Space porn: These images are (quite literally) out of this world
Ex-NBA star Dennis Rodman heads to North Korea today, the land of sexy leaders and a hostile communist regime. The eccentric 90s-era star will be the second high-profile person to visit the country since Google executive chairman Eric Schmidt, who visited in January; the trip comes only two weeks after North Korea perform an underground nuclear test against the UN’s ban of atomic and missile activity.
But this has not deterred Rodman or his team, which include three members of the Harlem Globetrotters and a film crew from Vice, who plans to use the footage for a series on HBO in April. Vice founder Shane Smith told the AP: ”At a time when tensions between the two countries are running high, it’s important to keep lines of cultural communication open, no matter how non-traditional those channels may be.”
“It’s important to show North Koreans that America is not their enemy, and playing a game we both love is a step in the right direction,” he added.
The AP reports that during the visit, Vice hopes that the basketball players will “engage in a little ‘basketball diplomacy’” in the country. They plan to organize a sports camp for children and play against North Korea’s top athletes in a competition they hope North Korean leader Kim Jong-un will attend.
While Vice is pegging the players as sports ambassadors, however, the U.S. state department has not had any involvement in the plans. An official told the AP that Vice has not contacted the department, and that it does not vet private travel to the country.
Though the peace mission sounds dubious, the trip will certainly make for good TV: When the AP showed a “photo of a snarling Rodman, piercings dangling from his lower lip and two large tattoos on his chest, one North Korean in Pyongyang recoiled and said: ‘He looks like a monster!’ “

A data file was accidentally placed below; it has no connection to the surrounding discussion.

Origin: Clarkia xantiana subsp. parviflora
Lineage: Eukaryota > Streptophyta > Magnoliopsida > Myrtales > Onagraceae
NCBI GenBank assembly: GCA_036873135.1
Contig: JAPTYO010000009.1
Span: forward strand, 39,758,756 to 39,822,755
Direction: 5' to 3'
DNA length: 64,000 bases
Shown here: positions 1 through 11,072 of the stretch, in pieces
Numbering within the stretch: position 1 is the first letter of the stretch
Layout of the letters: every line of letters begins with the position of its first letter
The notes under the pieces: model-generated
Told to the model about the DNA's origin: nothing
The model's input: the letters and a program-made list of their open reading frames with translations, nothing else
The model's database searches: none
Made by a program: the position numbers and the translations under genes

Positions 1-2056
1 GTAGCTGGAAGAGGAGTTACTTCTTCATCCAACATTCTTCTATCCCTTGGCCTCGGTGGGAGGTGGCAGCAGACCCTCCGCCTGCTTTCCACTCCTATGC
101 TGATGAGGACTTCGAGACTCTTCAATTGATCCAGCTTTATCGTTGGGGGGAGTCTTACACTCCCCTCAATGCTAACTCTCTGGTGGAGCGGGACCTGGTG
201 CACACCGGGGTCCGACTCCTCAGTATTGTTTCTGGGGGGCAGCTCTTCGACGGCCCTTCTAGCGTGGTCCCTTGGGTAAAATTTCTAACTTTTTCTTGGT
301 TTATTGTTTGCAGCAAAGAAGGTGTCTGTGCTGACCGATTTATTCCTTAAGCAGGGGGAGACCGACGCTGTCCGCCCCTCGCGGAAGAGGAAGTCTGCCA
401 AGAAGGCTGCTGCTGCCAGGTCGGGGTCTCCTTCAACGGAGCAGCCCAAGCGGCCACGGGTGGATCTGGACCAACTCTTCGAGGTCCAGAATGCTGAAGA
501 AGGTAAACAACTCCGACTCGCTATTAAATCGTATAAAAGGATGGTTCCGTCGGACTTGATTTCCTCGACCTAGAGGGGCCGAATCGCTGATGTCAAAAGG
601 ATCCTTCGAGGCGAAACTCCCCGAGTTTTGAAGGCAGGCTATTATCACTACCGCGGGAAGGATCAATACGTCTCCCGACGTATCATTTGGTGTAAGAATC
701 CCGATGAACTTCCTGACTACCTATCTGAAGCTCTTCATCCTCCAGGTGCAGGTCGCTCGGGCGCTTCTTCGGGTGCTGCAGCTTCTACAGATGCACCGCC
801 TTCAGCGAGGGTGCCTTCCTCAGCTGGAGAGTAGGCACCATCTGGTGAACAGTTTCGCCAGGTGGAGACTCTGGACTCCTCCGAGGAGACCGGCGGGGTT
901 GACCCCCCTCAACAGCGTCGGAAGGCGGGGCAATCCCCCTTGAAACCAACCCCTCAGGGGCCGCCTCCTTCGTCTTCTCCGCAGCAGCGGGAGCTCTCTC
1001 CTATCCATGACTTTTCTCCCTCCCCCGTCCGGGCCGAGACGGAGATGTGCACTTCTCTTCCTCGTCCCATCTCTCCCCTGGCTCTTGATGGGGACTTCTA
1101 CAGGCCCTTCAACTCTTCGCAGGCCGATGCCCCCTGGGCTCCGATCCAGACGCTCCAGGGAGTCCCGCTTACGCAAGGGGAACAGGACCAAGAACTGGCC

Prachi Gupta is an Assistant News Editor for Salon, focusing on pop culture. Follow her on Twitter at @prachigu or email her at email@example.com.More Prachi Gupta.
NASA astronaut Mike Hopkins
On December 28, 2013, Expedition 38 crew member Mike Hopkins participating in the second of two space walks to replace a degraded pump module on the International Space Station. (NASA astronaut Rick Mastracchio is reflected in his helmet!)
The Soyuz TMA-10M
The Soyuz TMA-10M headed towards the International Space Station with crew members from Expedition 37 onboard.
40 years ago the Apollo 8 mission flew up to the moon, orbited it ten times and then returned to Earth. This picture was taken from that flight and shows the Earth as it seemingly rises in similar fashion to a sunrise.
Sunrise from Expedition 36
NASA Flight Engineer Karen L. Nyberg of Expedition 36 took this photo of the sun rising -- a sight they saw nearly 16 times per day due to the speed of the International Space Station's orbit around the earth.
A pair of NanoRacks CubeSats -- nanosattelite spacecrafts carrying experiments -- were launched by Expedition 38.